It’s interesting that you brought that up, because I talked about that too especially in times like this, when you’re thinking, “I am at my rock bottom. What do I have to be grateful for?” I remember when I was there, I started off with planting the seeds. It was being grateful for the bed that I was sleeping in, or the carpet that I was going to step on in the morning because it was chilly out and the air or a cup of coffee that I was going to make myself. If you have a hard time practicing gratitude because you don’t feel like you have a lot to be grateful for, start off with the things that are tangible. It will grow more and more and it does. It’s planting the seeds. A lot of people are like, “Be grateful because of the food that you get to eat,” and this and that. It all becomes something that we’ve heard before but if you make it personal and plant those seeds, it does grow.
It does, and those small needle movers like your friend Adam, those are small wins and those baby steps still propel you forward. What can you do to inspire yourself? At LeapZone we call it a Winning Ritual. This is something that everybody can do. They need time for self-love and self-nurturing. What does that look like? I have a winning ritual. I have something that I go through every morning and it might be a little different depending on the day but it’s something like this. I get up. I take my deep breath, meditation, and mindfulness thing that I’ve got.
I come out here and get my coffee. I sit down, I either put on classical music away or I go to YouTube motivational videos, I read a chapter in a book. I don’t go on social media. I don’t answer my emails that are blowing up left, right, and center. It’s my time. That day in and day out allows me to handle the stress of normal everyday life, the workload, and the situation that we have now, the landscape of where we’re at in the world. It allows me to be in a better position to keep myself whole so I can be of contribution to others.
I’ve wanted to have you on Life Masters for the longest time. I want to thank you so much for taking the time to do this. Where can we learn more about you if somebody wants to coach with you? I know you have a book in you somewhere.
In due time. I’ll set some intentions towards that for sure. You’ll probably have a chapter in there too, I’m sure. Anybody can go on to LeapZoneStrategies.com. There is a lot of information there on the company, what we do, the people involved with the company. Isabelle and Margarita are there. They’re bestselling authors. They have two TED Talks now. They’re well-versed in the branding and self-growth world.
Their TED Talks, you had them on your social media too. Their TED Talks are on your Facebook page.
Thank you so much. I have learned a lot, I always do. My hope is that we keep inspiring you and helping you through this tough time. We will get through it and we’re going to get through it on top together. Thanks, Jim.
Thank you. Keep it up.
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About Jim Gardiner
Being a leader for momentum and growth is something that has come natural to me. As a performance coach I help entrepreneurs and high performers get in touch with their authentic selves and by design maximize their business and personal brands to achieve a state of optimum congruence. The perspective I have gained from being a high performance athlete, rowing coach, hospitality business executive, and life adventurer has allowed me the ability to help business owners understand the big picture of their vision. In addition, helping them to step outside that macro frame with objective eyes to examine the micro brush strokes and see if each is truly contributing to the overall promise and design of the Brand.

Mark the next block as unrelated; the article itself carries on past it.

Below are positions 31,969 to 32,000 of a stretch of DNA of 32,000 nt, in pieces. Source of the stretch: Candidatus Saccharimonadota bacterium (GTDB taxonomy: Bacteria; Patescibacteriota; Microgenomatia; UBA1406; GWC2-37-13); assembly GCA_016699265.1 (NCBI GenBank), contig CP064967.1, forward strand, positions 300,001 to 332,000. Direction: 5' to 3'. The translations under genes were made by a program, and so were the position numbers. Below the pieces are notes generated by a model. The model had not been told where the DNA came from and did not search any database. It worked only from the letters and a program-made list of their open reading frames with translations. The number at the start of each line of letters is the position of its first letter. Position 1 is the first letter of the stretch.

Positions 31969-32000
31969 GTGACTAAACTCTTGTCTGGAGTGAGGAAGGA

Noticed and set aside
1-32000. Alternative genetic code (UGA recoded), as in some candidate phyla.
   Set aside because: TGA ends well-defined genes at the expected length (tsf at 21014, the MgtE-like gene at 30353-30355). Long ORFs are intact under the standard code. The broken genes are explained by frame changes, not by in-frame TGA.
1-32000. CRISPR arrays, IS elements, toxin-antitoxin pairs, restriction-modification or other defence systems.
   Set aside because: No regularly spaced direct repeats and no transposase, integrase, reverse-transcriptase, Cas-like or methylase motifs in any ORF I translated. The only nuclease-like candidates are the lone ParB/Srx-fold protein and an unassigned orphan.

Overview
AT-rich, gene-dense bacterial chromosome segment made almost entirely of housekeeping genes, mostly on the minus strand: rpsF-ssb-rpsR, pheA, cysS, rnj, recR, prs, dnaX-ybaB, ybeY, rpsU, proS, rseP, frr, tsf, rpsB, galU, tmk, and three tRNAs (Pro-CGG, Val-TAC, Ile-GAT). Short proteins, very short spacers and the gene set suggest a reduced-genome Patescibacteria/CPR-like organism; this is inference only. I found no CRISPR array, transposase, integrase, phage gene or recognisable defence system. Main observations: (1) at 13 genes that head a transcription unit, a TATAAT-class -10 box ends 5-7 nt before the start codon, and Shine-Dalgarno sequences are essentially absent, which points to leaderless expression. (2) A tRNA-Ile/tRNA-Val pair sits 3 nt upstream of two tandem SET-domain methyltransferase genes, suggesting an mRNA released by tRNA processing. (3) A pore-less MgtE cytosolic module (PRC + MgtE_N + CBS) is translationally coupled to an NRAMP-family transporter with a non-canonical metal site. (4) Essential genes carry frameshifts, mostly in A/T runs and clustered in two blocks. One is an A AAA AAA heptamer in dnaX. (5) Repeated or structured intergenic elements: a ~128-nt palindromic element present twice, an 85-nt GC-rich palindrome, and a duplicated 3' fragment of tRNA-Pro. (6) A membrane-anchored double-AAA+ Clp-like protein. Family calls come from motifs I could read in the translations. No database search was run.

I tackle personal and business growth with a two pronged approach…thru a wellness/high performance sport background coupled with a business acumen disciplined through 14 years of living in New York City and Los Angeles. As a high performance athlete / coach in the sport of rowing and in the professional area of health and wellness I have constructed bodies and minds to perform at peak performance. This personal and guided evolution has prepared these athletes and non-athletes to wage war on the limiting beliefs and inevitable road blocks that arise in life not just in the sports arena. After all, Mindset is Everything.
Armed with the mental toughness and discipline forged thru athletics I was able to put that to use in creating, opening, and running high profile restaurants and lounges in Manhattan and Los Angeles. These adventures paved the way to running hotels and resorts as a General Manager and Director of Operations overseeing 250 employees.
The roads travelled have led to motivational speaking across the United States, a stint as the spokesperson for the American Lung Association of New York, and most recently the host of my own Shaw Television show entitled “The Inspirational 30” where I had the privilege of sitting down with inspirational guests from all walks of life to share their unique and inspiring roads to authenticity.
With well over two decades of hands-on experience in business and personal growth, I am motivated to help entrepreneurs face their challenges, uncover their secret sauce, and get their business to peak performance, so they can truly live the life of their dreams; by design.